Feeling burned out at work is both frustrating and exhausting. Even if you enjoy some parts of your job, the continual stress can be overwhelming. If you feel overworked and under-appreciated, it’s easy to feel angry and resentful toward your team members or your boss.
Occupational burnout is characterized by exhaustion, lack of enthusiasm and motivation, feelings of ineffectiveness, frustration, and cynicism, and results in reduced efficacy (the ability to produce your desired results) within the workplace (Wikipedia).
If this sounds like you, you’re not alone. Nearly 70 percent of U.S. workers feel the same way, though this shouldn’t be too surprising. At its core, occupational burnout is caused by excessive and prolonged stress. And these days, the workplace is more stressful than ever.
Most people in my life know I have a passion for running. However, most people in my life do not know that running is much more than just my cardio routine; it is a daily reminder that I am consistently setting and conquering new goals, which is especially important when other areas of my life feel dull.
My passion for running is not only apparent in my closet, stacked high with old running sneakers. It’s also reflected in my professional life.
Trust is a fickle thing. It takes time to build and can be destroyed in a heartbeat. In the workplace, trust is undeniably important. The level of trust an employee has for his or her peers and leadership often defines the line between a happy, engaged worker and an unproductive body filling a cubicle chair.
Yes, trust is a critical component of every successful workplace culture. So why is it so difficult to achieve?
Since day one, my goal as marketing manager at gothamCulture has been to promote our team’s in-depth knowledge and understanding of workplace culture.
We have a diverse group of folks here, with over sixty years combined experience in culture change, leadership development, and strategic planning for both private and public organizations of all sizes. We understand that while most people know what organizational culture is, not everyone is an expert on the subject, and we take great pride in our relatable approach to helping leaders learn to navigate today’s ever-changing business landscape.
I strive to make this blog a hub of valuable information that reflects this relatable expertise, and over the past year, we’ve written some great articles that do just that.
Here, I’ve collected our seven most popular articles about organizational culture change for 2016. I hope you enjoy them as much as I do.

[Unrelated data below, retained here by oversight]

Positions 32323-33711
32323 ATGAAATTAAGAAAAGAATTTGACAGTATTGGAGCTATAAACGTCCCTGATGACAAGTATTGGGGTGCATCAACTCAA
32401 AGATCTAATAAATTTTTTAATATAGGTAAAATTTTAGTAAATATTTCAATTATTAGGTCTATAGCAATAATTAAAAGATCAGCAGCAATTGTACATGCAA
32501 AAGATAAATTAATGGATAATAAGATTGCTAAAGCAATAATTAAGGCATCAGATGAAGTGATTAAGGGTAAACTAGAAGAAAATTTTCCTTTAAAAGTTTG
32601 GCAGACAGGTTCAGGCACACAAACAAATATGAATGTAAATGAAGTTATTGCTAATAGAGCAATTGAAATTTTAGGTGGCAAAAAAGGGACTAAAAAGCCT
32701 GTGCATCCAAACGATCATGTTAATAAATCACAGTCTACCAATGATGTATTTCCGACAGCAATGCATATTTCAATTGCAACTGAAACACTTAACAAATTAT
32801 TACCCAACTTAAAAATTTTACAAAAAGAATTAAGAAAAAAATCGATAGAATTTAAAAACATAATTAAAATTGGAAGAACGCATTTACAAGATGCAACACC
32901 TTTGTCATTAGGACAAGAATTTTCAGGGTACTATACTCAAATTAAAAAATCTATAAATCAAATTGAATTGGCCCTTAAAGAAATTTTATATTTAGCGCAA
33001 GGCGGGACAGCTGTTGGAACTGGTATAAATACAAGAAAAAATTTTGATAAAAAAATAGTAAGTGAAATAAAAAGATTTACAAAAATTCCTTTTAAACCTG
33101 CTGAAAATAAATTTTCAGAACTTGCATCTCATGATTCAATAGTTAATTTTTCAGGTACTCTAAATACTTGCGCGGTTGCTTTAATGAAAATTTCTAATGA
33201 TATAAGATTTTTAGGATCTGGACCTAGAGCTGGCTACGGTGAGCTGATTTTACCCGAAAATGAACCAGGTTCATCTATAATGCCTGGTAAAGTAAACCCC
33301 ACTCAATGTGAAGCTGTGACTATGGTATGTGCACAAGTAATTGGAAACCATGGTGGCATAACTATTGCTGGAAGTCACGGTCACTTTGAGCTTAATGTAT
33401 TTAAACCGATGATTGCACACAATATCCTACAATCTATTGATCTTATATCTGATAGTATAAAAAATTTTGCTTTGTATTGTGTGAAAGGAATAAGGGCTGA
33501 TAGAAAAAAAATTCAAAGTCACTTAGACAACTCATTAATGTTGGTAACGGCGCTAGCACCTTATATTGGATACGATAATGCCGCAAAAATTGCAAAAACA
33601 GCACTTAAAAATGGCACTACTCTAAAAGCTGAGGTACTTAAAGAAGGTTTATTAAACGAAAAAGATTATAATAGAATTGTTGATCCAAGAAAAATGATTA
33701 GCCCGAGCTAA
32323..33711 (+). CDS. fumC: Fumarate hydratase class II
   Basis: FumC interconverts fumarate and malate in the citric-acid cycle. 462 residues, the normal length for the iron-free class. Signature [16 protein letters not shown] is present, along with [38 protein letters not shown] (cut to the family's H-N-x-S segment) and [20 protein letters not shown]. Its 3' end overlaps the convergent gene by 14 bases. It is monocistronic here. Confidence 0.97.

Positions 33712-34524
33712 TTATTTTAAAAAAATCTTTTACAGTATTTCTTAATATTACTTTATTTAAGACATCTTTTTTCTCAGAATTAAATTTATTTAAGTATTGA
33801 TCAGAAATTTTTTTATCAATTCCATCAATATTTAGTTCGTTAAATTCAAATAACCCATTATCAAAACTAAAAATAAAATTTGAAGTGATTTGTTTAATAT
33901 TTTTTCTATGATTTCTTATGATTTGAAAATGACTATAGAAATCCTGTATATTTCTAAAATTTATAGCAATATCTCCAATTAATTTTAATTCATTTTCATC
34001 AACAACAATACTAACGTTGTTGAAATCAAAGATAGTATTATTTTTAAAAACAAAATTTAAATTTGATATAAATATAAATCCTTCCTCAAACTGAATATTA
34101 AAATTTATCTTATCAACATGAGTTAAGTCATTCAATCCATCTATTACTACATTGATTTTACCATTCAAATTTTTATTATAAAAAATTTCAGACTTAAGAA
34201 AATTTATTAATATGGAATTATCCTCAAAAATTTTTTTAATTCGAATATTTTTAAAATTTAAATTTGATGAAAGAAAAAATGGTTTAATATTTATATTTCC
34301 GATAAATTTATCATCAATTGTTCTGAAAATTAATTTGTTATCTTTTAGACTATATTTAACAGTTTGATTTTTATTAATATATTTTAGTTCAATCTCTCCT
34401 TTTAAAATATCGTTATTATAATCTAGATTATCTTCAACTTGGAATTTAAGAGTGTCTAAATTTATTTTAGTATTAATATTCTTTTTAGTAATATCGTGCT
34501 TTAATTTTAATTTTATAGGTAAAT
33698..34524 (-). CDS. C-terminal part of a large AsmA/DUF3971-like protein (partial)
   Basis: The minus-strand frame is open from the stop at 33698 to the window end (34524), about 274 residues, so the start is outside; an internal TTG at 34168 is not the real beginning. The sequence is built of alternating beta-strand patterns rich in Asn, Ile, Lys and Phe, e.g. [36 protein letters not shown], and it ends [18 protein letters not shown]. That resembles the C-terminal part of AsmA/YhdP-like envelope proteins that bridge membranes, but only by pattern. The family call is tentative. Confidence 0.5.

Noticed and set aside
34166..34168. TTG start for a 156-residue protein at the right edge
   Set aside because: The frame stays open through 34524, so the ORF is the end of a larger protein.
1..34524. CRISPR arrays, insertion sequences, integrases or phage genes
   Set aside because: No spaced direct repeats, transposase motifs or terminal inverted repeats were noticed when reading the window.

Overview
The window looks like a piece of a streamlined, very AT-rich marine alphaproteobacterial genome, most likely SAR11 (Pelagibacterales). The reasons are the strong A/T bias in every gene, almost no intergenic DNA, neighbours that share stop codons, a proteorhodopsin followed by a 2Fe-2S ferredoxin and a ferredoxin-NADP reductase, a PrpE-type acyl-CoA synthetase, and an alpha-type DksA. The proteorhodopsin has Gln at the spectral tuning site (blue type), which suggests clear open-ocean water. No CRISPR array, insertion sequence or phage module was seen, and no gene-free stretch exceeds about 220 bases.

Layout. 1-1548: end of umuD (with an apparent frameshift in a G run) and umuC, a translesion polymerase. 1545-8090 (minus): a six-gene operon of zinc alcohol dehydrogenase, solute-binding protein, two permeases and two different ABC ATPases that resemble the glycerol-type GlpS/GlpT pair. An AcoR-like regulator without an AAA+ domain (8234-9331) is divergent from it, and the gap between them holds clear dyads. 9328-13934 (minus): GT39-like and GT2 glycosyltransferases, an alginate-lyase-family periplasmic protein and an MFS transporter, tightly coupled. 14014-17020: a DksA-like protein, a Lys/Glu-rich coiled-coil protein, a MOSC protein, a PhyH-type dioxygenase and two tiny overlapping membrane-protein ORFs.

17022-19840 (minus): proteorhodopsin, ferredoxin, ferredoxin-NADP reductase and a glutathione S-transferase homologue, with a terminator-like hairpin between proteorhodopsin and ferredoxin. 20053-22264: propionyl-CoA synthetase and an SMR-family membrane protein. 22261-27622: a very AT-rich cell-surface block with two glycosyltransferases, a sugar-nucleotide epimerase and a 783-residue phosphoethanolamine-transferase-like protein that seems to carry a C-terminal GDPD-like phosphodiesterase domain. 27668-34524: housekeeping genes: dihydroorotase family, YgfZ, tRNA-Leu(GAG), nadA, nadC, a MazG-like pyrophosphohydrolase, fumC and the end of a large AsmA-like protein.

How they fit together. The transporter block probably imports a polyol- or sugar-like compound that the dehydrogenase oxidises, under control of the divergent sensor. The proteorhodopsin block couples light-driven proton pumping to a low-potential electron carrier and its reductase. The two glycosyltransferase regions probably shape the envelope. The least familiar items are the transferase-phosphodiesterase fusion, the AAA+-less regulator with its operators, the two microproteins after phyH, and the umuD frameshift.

We hear a lot about companies decking their offices with ping pong tables, new hip lounges, or soda machines in order to engage millennials in the workplace. But what if the secret to millennial engagement lies not in the objects or memorabilia, but rather in the dialogue between you and your employees? Encompassing ages 18-35, millennials are a generation that wants to be heard; one Entrepreneur.com article even went so far as to title itself, “I Am Millennial. Hear Me Roar!”
Though common communication techniques found in frequent bestsellers may work for some, millennials display a unique repertoire of behaviors that need to be understood before entering a conversation. Here are five meaningful ways to get you started:
Employee engagement has had quite a run in the spotlight and many organizations are intent on cracking the code to develop and sustain high levels of engagement that, in turn, drive other business performance outcomes.
Research suggests a direct connection between engaged employees and a variety of performance outcomes, including productivity, profitability, reduced turnover, and customer experience. Yet, sites like Gallup continue to report that only one-third of the global workforce is engaged at work.
There are multiple theories as to why employees may disengage with their employers, but my recent conversation with Mike Ettling, president of SAP SuccessFactors, shed light on a technological factor that I hadn’t previously considered.
In the wake of the election, we are all trying to figure out how to move forward. We’re trying to learn the lessons that one of the most divisive political campaigns in history has taught us. We are struggling to bridge what feels like an ever-widening chasm between two very separate American publics.
In our quickly expanding, technologically reliant world, uncertainty and interdependence are far more common now than, say, 30 years ago. This rapid change has given way to agile organization structures, functioning in more democratic or flat ways. Frameworks (i.e. Scrum, XP, Lean) have aided these sort of initiatives, and the need for them has become increasingly more relevant.